At the end of 2019, ‘The Godfather of Japanese Erotic’ passed away. It’s under this title that those outside of Asia would recognise Toshio Saeki. Although memorable and with the intention of respecting his artistic contribution, it falls short on the true power that the Japanese master could muster. Surreal, comic, beautiful and tragic, Saeki’s paintings captured a thread of Japanese life unlike any other.
Japan, as a whole, is a country that is turned off by sex. Less and less people are having it. The birthrate recorded in the year of Saeki’s death was the lowest on record and, in general, Japan’s relationship to the depiction of sex has always been an oddity. Pixelated genitals reminiscent of The Sims show a true conservative nature, yet graphically animated tentacles molesting schoolgirls points to an acknowledgement of something far darker.
In amongst it all is erotic art, a style the Japanese are particularly fond of and likewise, particularly good at producing. Whilst it’s hard to say for certain why, that it is one shade in the spectrum of extremities referenced above, it’s possible to derive that the Japanese are more comfortable with sexual fantasy than reality.
Saeki’s paintings are just that. In many ways, they could be viewed as the precursor to Japan’s culture of animated sex. Some are cute, others are lurid. All the traces of how we come to think of the Japanese sexual paradox is evident in his works. In one illustration, a young girl sits dreamily against a wall as little alienoid creatures crawl towards her. Whilst not necessarily threatening, there is a clear undercurrent that something is about to happen.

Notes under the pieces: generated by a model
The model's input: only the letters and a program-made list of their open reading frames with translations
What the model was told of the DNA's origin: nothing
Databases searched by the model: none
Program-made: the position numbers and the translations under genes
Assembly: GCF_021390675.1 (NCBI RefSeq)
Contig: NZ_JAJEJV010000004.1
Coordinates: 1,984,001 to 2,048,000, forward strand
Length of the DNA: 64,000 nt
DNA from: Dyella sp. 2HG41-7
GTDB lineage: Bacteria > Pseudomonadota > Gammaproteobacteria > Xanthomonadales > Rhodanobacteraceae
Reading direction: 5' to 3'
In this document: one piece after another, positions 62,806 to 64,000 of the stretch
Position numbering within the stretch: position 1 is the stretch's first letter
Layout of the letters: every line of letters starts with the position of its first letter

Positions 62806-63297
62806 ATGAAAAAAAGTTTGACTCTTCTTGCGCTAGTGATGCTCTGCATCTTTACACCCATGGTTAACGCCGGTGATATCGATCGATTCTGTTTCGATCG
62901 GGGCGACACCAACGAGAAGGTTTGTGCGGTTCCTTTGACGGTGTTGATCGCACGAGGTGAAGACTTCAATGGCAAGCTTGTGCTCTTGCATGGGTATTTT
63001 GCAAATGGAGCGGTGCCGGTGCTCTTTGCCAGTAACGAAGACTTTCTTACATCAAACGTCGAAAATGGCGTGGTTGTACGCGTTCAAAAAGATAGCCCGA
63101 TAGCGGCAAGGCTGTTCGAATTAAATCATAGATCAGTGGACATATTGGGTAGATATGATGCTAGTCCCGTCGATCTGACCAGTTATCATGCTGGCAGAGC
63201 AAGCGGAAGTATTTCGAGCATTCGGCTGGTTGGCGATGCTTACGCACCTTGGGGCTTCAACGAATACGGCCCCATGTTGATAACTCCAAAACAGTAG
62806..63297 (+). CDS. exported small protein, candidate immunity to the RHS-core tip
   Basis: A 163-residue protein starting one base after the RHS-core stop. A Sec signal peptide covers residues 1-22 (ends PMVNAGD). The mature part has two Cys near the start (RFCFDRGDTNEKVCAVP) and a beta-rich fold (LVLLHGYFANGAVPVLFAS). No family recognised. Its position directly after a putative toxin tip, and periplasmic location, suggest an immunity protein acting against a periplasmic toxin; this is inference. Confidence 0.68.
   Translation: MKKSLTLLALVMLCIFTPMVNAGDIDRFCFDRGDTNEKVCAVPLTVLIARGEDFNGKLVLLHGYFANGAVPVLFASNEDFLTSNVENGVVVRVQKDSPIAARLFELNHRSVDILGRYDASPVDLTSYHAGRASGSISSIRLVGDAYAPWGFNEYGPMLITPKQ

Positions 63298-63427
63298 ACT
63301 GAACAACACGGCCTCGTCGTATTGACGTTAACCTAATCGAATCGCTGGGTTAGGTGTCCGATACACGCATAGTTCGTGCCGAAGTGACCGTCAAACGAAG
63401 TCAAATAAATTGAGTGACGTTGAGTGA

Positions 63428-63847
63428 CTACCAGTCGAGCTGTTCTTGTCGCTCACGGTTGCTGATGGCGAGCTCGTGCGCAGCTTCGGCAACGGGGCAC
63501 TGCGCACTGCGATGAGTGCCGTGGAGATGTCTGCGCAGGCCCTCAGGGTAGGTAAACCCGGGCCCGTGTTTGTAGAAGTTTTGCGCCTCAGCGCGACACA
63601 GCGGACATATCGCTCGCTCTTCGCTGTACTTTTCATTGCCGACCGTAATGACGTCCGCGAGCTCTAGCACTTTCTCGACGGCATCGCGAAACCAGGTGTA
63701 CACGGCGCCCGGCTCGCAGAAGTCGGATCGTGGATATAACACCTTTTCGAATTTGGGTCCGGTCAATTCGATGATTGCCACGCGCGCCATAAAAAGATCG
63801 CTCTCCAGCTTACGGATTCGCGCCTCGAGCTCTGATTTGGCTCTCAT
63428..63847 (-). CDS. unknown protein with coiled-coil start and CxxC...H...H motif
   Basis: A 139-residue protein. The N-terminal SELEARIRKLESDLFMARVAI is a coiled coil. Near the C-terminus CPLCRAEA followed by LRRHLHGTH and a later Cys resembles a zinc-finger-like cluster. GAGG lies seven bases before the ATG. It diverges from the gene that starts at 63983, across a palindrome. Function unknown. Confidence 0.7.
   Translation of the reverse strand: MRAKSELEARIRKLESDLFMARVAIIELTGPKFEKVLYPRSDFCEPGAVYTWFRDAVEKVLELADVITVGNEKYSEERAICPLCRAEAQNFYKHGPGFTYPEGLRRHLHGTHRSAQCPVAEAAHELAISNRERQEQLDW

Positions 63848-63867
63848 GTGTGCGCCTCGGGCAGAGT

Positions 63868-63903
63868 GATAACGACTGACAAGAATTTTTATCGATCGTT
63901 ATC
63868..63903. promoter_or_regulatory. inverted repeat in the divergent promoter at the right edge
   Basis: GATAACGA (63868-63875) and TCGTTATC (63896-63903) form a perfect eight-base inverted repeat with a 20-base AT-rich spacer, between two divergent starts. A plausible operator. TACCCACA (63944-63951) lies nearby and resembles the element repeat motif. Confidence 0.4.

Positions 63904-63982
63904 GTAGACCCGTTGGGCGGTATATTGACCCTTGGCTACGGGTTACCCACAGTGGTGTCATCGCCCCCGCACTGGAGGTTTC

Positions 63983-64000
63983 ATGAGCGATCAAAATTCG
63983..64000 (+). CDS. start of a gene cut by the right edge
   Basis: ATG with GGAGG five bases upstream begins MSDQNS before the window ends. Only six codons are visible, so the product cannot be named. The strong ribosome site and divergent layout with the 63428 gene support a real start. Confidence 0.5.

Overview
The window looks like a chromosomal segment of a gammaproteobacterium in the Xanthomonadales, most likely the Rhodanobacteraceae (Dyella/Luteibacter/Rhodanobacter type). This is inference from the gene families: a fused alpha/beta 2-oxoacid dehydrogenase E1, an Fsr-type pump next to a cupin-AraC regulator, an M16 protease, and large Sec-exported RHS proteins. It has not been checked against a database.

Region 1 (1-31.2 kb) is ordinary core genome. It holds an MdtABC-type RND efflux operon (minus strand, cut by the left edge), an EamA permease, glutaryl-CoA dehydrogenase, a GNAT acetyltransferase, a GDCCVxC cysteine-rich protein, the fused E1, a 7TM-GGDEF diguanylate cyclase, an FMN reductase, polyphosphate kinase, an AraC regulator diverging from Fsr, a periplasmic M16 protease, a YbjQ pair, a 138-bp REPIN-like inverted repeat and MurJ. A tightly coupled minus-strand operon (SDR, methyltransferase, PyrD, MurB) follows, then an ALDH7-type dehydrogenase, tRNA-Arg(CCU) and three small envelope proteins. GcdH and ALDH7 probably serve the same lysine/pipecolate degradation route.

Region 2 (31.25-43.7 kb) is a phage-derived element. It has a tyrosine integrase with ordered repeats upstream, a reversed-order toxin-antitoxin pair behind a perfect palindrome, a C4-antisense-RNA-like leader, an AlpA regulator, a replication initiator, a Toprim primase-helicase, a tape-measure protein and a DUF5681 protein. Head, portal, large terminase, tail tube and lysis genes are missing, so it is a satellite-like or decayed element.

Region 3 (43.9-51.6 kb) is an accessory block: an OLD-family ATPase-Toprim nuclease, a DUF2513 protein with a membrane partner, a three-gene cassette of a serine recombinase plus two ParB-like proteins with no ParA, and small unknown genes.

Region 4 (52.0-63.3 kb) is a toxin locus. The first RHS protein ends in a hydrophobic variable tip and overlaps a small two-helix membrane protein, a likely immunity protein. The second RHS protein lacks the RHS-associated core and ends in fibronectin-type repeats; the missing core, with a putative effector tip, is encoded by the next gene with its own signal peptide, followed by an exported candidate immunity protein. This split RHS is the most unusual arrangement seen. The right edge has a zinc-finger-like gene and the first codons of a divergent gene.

In another, a man is performing oral sex on a woman who has an eyeball protruding from her vagina. The effect is unsettling, almost as if these are acknowledging that sexual at all as being taboo. Rather than showing a comfort, there is a sense of trepidation. Avant-garde poet and director Shūji Terayama one quipped of the artist's early work - “Toshio Saeki conjures death with a pen.” Terayama, it seems, saw past their ability to arouse and at their subtly disturbing tone.
Undoubtedly dark, Saeki made his name in the underground art scene in Tokyo during the nihilistic post-war years where the city’s population took to life with new vigour, embracing their primal and carnal desires in a way that had previously - and since - been repressed. Saeki's own work rejected many of the formulas of Japanese art prior to his own, making him the right man at the right time to encapsulate Japan’s rebellious zeitgeist.
Like Francis Bacon was to Soho, Saeki frequented the seedier spots of Tokyo’s nightlife, mingling with fellow artists, writers and musicians. Although well-known in these circles, Saeki’s refusal to make himself a public face has given his work the license to be bolder than others, to challenge ideas with his name attached, but stand undiminished by any preconception of his personality.
Mystique is a huge part of erotica. It’s the precipice, not the fall. The build-up, not the climax. Creating a holistic identity, in body and being, means Saeki has not only built up an image of his art, but a whole entire feeling that the package can induce. Although seldom, the artist has discussed his own works. Clearly, his intention is to make people feel. Saeki said, on this, “I only ever thought about how to appeal to the hearts of the audience.”
His acceptance and integration as an artistic personality is like Japan's view on sex itself. It swims against the tide, zigs when many others zag. Undoubtedly, Japan is one of the more complex societies to understand - a country that is at once ancient and hyper-modern. Attitudes, though, are impacted less by trends than we can to think.
Things comes and go, but feelings and ideas linger. Saeki manages to capture something essential about Japan - its difficult relationship towards sex and, in its raw and visceral honesty, encapsulates and has become a benchmark of how Japanese art has developed over the last few decades.
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